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Counterpoint: Don’t punish workers


Bob Burke March 6th, 2013

Workers’ compensation is again on the front burner at the Oklahoma Legislature. In my 32 years of representing injured workers, it is the 19th attempt to make major changes in the law that governs the delivery of benefits to workers injured on the job.

Bob Burke

I’m not against change, but the reforms suggested by the state Senate in Senate Bill 1062 are a direct assault upon Oklahoma’s working men and women. The legislation seeks to lower the costs of workers’ compensation rates in the state by drastically cutting benefits to workers. There is no reduction in medical costs, even though medical treatment amounts to about half the cost of a workers’ compensation claim. Why put all the burden of cutting costs on the injured worker?

The proposed cuts in benefit are blatantly unfair. First, SB 1062 allows no award of permanent disability for a worker who returns to his or her job for even one day.

For example, a worker could be off two years after three back surgeries but tries to go back to work in a wheelchair. The employer could decide the next week that the worker is too disabled to work. In that scenario, the worker would receive no award for permanent disability even though his ability to earn a living for his family would be severely impaired for the remainder of his life.

Weekly benefits for workers who have been completely taken off work by a doctor would be cut by as much as 30 percent at a time when they least can afford it. In addition, awards for amputations are severely reduced by the reform bill. A worker who loses his arm or leg would receive $20,000 less than under present law. Total loss of hearing benefits would be cut by $24,000.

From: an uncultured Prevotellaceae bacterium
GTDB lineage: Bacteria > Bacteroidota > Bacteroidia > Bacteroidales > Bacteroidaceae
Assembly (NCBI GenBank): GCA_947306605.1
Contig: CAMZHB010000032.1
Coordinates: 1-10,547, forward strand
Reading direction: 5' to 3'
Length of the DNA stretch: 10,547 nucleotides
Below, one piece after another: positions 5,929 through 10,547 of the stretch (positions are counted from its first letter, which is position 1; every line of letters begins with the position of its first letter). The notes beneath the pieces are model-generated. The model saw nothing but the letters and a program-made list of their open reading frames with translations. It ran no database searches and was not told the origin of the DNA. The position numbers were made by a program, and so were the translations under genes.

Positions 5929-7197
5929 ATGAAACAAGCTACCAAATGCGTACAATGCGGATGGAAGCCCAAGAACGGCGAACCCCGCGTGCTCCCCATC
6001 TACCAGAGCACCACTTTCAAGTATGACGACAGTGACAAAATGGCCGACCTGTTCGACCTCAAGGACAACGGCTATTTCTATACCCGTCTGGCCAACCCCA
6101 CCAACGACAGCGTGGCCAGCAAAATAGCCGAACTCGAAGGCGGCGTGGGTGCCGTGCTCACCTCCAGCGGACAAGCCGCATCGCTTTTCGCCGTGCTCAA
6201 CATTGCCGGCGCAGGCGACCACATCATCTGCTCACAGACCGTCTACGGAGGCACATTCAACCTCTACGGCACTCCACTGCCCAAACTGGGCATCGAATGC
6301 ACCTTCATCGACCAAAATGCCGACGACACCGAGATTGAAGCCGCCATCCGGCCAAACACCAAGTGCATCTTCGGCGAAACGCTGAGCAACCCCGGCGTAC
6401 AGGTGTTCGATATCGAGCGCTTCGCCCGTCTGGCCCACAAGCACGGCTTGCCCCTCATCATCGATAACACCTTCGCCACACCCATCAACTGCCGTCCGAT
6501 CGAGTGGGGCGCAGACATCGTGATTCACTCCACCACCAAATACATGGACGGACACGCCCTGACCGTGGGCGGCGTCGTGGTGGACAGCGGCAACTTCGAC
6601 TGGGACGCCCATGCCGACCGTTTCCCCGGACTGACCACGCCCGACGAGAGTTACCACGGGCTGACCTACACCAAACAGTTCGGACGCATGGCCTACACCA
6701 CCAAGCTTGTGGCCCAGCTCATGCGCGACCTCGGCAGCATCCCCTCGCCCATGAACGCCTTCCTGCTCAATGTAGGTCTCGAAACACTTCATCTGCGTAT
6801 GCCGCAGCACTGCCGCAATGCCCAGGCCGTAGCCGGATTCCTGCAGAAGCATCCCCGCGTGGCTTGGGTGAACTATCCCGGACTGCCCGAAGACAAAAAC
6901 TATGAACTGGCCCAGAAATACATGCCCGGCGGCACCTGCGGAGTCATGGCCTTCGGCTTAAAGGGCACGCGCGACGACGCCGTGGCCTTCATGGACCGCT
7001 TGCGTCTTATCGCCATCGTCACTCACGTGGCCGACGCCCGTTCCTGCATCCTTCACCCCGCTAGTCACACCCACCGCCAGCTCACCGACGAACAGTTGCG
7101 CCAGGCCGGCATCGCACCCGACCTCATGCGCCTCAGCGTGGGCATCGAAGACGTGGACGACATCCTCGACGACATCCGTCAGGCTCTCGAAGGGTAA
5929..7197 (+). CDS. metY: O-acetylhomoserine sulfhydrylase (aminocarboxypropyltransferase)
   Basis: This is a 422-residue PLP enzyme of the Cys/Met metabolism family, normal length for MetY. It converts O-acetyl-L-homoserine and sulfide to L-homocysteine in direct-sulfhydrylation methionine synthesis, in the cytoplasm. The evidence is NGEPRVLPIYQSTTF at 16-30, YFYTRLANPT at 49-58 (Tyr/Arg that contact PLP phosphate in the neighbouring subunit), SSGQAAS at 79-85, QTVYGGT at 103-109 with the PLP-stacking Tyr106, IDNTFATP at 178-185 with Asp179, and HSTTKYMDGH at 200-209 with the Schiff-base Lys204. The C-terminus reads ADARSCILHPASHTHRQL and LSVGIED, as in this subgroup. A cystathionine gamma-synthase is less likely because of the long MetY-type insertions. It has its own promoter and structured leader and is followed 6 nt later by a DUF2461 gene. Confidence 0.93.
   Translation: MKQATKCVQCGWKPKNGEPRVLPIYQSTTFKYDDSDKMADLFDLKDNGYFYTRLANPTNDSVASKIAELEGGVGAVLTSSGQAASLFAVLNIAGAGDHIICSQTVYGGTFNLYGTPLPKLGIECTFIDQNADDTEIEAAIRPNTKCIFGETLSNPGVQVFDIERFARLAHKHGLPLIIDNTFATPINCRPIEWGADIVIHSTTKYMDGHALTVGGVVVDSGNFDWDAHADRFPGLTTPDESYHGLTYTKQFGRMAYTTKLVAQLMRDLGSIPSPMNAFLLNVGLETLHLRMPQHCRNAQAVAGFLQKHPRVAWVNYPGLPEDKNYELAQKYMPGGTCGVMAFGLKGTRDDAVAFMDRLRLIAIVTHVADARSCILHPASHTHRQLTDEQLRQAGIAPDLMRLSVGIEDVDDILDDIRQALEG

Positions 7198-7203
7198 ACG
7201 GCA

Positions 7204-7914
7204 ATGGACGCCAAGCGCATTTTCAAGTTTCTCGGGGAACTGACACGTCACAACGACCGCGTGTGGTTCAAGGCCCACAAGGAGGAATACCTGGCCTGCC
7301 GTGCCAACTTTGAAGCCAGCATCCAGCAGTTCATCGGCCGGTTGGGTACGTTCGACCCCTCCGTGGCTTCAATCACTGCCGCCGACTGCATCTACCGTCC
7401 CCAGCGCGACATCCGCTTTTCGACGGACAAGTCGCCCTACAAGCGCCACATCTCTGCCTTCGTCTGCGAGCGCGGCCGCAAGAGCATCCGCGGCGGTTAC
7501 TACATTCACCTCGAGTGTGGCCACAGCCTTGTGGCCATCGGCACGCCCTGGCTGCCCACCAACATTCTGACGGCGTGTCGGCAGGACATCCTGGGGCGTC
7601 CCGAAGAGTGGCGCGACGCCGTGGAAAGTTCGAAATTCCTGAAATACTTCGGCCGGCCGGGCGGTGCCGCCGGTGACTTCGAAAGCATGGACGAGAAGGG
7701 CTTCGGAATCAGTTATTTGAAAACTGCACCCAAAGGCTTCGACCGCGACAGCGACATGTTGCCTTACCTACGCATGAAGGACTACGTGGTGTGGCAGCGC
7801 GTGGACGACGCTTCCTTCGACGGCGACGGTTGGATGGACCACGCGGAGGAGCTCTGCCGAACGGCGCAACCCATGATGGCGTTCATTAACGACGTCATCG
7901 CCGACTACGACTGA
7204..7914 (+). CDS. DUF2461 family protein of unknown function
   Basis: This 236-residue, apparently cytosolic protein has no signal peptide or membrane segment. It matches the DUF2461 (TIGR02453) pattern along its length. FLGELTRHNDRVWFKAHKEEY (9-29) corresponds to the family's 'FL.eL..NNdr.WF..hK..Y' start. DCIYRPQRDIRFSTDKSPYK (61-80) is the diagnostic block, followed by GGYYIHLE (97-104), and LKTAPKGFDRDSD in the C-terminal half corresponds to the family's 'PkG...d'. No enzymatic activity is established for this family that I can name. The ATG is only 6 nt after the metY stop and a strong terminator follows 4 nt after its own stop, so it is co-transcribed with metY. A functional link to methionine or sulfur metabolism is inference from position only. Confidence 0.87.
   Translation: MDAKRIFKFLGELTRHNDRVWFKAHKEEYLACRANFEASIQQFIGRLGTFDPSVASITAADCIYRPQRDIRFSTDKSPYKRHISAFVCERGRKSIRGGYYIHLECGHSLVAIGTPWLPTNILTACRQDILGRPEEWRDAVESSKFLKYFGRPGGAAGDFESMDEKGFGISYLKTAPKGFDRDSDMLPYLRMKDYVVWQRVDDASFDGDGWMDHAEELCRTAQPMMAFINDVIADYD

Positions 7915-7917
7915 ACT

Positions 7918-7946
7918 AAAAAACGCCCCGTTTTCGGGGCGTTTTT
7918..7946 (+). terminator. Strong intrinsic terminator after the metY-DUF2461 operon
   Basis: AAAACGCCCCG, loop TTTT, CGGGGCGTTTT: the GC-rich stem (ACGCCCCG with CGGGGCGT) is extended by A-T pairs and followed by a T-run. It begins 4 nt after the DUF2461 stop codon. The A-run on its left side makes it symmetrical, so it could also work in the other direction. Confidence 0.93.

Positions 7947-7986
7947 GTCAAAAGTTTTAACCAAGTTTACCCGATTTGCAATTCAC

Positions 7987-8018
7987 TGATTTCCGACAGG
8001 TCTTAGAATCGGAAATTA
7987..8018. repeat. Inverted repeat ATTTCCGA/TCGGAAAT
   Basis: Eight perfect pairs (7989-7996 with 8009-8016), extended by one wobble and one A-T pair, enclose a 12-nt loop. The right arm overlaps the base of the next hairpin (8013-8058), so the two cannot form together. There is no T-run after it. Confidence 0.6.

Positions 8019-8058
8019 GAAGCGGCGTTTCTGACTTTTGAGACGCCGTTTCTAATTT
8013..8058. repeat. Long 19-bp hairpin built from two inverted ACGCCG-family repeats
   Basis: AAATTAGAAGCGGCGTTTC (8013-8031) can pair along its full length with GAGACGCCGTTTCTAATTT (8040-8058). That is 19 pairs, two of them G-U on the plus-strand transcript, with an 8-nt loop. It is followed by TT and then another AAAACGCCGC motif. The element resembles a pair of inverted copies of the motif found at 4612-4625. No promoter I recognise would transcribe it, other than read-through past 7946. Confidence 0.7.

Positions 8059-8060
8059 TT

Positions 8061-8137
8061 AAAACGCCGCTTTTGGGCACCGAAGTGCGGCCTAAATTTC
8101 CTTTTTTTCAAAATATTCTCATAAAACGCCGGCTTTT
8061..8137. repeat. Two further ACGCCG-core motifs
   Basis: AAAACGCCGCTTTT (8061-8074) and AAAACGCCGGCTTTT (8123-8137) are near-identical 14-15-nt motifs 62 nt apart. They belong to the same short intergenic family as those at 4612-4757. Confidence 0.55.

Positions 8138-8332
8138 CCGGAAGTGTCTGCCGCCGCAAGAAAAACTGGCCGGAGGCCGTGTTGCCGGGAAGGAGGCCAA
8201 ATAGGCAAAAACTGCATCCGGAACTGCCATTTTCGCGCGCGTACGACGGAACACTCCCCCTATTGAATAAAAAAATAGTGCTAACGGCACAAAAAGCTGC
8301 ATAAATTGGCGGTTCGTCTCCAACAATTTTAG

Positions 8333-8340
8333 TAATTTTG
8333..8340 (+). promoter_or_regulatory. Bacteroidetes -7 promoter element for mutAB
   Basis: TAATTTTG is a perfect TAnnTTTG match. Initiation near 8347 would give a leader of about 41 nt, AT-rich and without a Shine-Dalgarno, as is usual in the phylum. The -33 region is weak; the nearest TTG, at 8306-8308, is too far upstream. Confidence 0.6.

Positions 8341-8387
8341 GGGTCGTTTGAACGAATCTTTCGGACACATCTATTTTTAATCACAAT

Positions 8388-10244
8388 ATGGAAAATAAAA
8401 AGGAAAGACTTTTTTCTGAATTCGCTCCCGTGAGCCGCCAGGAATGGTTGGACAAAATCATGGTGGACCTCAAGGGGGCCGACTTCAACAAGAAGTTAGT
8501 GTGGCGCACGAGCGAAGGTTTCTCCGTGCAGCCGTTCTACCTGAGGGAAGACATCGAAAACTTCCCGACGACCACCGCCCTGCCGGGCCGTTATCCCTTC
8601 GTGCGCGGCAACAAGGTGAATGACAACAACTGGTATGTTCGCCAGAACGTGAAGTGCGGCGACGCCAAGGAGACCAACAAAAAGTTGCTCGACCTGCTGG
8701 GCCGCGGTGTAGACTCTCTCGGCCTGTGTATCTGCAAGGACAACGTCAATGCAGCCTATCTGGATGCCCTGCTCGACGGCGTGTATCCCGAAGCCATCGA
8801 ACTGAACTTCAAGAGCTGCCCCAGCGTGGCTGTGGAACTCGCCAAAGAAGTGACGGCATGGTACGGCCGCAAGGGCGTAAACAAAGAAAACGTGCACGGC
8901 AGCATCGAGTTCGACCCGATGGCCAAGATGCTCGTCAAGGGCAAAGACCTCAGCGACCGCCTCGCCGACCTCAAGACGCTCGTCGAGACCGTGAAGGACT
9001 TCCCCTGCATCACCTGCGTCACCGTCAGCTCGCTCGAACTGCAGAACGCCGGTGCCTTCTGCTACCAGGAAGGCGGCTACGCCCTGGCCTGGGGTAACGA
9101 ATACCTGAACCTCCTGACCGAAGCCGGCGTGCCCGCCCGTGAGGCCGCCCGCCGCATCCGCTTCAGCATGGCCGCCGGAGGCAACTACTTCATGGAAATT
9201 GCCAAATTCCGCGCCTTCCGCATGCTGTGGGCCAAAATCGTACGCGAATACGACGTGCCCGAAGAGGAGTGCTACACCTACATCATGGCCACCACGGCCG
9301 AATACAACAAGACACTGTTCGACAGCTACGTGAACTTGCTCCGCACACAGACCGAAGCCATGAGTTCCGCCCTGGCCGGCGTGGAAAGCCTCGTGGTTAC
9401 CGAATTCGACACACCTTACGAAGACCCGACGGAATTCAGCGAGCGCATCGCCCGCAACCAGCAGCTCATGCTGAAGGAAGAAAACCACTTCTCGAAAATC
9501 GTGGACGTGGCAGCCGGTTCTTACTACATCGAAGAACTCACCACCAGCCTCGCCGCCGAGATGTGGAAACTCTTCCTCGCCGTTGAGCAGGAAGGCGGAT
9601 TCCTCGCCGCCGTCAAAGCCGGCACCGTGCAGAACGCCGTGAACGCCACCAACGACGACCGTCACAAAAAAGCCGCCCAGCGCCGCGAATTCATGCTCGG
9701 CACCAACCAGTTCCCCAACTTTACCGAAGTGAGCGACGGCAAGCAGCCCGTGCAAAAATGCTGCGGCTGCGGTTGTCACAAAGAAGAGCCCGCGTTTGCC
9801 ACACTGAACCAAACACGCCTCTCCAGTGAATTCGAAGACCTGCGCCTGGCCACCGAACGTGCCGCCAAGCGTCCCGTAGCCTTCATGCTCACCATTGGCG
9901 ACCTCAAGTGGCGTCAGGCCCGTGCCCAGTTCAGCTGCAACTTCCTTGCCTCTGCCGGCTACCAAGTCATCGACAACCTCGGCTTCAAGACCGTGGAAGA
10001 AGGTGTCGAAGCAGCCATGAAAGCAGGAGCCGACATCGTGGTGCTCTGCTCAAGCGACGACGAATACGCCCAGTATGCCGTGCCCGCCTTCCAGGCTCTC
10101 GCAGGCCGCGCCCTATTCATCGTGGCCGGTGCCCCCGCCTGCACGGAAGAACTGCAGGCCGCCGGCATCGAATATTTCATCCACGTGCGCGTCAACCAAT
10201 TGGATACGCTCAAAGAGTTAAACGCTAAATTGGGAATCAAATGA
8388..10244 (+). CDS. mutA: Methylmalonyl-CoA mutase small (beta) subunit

If a worker cannot return to any job, his permanent total disability benefits will be cut up to 42 percent. Sadly, benefits to widows of injured workers are deeply reduced. If a worker is killed on the job in which he was earning $600 weekly and leaves a 55-year-old wife, and if the wife remains unmarried and lives to age 80, she will receive one-third less benefits than under present law.

I do not believe that good Oklahoma employers want to cut benefits so drastically for their injured workers who suffer legitimate injuries and widows who must pick up the pieces after their husband’s death. Most Oklahoma employers deal in good faith. They are not interested in sacrificing the quality of compensation and medical care for their workers in exchange for more profit.

Cutting the cost of workers’ compensation solely on the backs of injured workers is unconscionable. If asked, all parties could come to the table and help the Legislature write a fair and balanced bill. Surely there is a better way to accomplish reform than with SB 1062.

Burke is an Oklahoma City attorney and author.


Opinions expressed on the commentary page, in letters to the editor and elsewhere in this newspaper are those of the author and do not necessarily reflect the opinions of ownership or management.

 
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